Since its launch in 2018, La Santa Torta has been one of the Bay Area’s most prominent and popular taco trucks — a trailblazer in the region’s burgeoning quesabirria movement and a fixture at bars, breweries, and street food gatherings.
Now, for the first time, founders Leo Oblea and Victor Guzman are opening a restaurant of their own: The first week of December, they signed the lease on the West Oakland space at 95 Linden Street formerly occupied by Old Kan Beer & Co, which still operates its brewery and (temporarily closed) taproom next door. If all goes well, the new, full-fledged restaurant incarnation of La Santa Torta will open sometime in January of 2021.
During the pandemic, the business has been making an impact as much through its charitable efforts as through its delicious tacos. Over the course of the past several months Guzman and Oblea have given away hundreds of free meals — to down-on-their-luck folks in the neighborhood who needed a hot meal and, more recently, to undocumented farm workers who’ve been disproportionately impacted by this year’s brutal wildfire season.
Chalk it up to good karma, then, that they were able to secure a restaurant space despite the financial hit that the business has taken since the start of the coronavirus crisis. “It’s definitely scary going into a big investment like this,” Oblea says. “We’re still barely surviving, being able to pay our bills. We take this as a blessing.”
Oblea, La Santa Torta’s chef, says in the beginning, he and Guzman were only looking to find a commissary kitchen to replace the one that they currently share — someplace more private where they’d have room to store all of their equipment and, eventually, to ramp up their operations. But when they found out about the Old Kan space, the opportunity to make the leap into running an actual restaurant was too good to pass up.
Adam Lamoreaux, who co-owns the brewery along with James Syhabout (of Commis), explains that Old Kan hasn’t opened its kitchen since the pandemic began. Instead, as the dining room sat empty, Lamoreoux and Syhabout started looking for someone to take the restaurant component of the business off their hands altogether. “We’re just looking at the environment,” Lamoreoux says. “It’s going to be really hard to to run a full-service food program anytime in the near future.”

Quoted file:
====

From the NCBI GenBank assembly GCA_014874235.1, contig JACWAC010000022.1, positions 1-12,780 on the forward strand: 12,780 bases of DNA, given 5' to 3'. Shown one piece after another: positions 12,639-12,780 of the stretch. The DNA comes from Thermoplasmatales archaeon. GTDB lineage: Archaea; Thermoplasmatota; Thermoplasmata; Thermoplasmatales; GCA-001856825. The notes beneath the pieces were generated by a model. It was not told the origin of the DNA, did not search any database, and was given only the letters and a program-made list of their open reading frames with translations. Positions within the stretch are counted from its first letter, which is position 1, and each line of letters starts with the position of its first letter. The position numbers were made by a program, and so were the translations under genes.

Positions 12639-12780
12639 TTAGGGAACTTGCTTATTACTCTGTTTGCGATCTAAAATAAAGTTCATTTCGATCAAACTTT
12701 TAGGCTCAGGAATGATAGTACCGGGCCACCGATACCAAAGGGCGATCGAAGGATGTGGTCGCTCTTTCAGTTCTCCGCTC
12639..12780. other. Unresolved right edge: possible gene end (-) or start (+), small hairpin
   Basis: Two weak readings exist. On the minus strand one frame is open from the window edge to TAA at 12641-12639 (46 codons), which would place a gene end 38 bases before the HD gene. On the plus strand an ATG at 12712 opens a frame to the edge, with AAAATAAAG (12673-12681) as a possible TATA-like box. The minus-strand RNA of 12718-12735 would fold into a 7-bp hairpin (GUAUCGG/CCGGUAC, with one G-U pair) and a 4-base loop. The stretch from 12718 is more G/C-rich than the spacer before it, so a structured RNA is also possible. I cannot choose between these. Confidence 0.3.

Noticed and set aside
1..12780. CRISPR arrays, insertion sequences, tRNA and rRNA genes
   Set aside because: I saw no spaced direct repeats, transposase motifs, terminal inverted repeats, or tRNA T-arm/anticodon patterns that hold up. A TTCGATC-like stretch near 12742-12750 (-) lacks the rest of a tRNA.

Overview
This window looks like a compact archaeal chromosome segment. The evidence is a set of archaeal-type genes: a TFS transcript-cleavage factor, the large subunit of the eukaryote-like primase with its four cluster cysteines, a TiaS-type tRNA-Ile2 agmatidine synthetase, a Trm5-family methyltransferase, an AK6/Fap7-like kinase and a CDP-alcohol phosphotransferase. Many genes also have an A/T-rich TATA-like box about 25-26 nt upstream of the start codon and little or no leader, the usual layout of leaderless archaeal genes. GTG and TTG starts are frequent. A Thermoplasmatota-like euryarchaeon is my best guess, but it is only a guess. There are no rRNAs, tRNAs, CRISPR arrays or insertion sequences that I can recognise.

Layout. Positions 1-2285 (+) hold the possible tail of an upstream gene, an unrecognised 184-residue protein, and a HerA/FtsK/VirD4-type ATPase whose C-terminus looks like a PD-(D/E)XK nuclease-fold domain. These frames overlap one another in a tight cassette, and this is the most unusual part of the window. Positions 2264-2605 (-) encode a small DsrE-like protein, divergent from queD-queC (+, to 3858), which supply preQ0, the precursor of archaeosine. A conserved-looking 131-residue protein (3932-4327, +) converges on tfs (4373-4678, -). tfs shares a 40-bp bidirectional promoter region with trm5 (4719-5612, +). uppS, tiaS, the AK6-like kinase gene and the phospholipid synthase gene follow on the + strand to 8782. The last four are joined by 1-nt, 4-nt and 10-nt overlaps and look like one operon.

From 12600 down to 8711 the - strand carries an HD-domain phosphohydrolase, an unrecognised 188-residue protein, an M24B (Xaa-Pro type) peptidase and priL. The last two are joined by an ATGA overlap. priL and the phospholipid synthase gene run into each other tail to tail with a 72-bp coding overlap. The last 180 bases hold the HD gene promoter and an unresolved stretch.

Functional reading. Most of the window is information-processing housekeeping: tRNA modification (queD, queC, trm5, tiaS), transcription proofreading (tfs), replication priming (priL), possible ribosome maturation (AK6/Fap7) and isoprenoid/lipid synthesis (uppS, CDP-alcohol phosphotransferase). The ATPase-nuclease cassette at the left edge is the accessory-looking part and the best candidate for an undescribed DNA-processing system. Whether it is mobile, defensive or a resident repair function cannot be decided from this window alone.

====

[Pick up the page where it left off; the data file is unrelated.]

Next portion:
During these woefully uncertain times, who, then, would take a chance on taking over a restaurant in a location like Old Kan’s, set in a sparse, warehouse-y stretch of West Oakland? As it turns out, La Santa Torta fit the bill perfectly: The roving taco truck has a built-in following of customers willing to travel some distance to get their birria fix; it already has a long history of working side by side with a bar or brewery.
It’s an arrangement that Lamoreaux expects will be “incredibly synergistic.” With La Santa Torta there to dish out its tacos and tortas, Old Kan will finally be able to reopen its small tap room next door. The two businesses will share the large patio that wraps around the entire facade of the building — enough room to seat about 50 or 60 diners outdoors even with social distancing, Oblea says.
For La Santa Torta’s legion of birria-loving fans, the most exciting part will be seeing what Oblea and his crew — accustomed to working within the cramped confines of a truck — are able to do with a fully equipped restaurant kitchen at their disposal. The plan, Oblea says, is to expand the menu to include a number of specials that they were only able to serve once in a while on the trucks: ceviches and crispy tacos dorados, for instance, as well as a full-fledged brunch program with chilaquiles, micheladas (another way the brewery next door might come in handy), and a range of other Jalisco-style brunch dishes — “greasy food that you can pair with cold beer,” as Oblea puts it.
And while Oblea’s grandmother’s Jalisco-style birria recipe — and, especially, the cheesy quesabirria tacos (or “red tacos,” as they’re listed on the menu) — will remain the restaurant’s foundational dish, Oblea says he and Guzman never anticipated the extent to which those tacos would blow up when they first started the business. The truck’s namesake dish is its torta, after all. And while the trucks have always served those sandwiches, at the restaurant Oblea wants to bring back one of their original flagship dishes — the torta ahogada, or drowned torta. It’s a carnitas torta, dunked in a flavorful tomato-based sauce, that comes on a birote — a kind of sourdough roll that comes from the city of Guadalajara, in Jalisco. Given the Bay Area’s own long history with sourdough, the sandwich is one that Oblea says he’s always felt a strong personal connection to.
“You can find [dishes like these] in the streets of Guadalajara,” Oblea says. “And not a lot of people know about them, so I’m hoping that we can shine some light on them — show people what our culture really is.”
In the meantime, Oblea and Guzman have already moved into the new space and are in the process of getting it set up as their commissary kitchen. Depending on how everything plays out with COVID-19 in the coming weeks — a wild card if there ever was one — the hope is that the new La Santa Torta restaurant will be ready to open for takeout, delivery, and outdoor dining sometime in mid-January.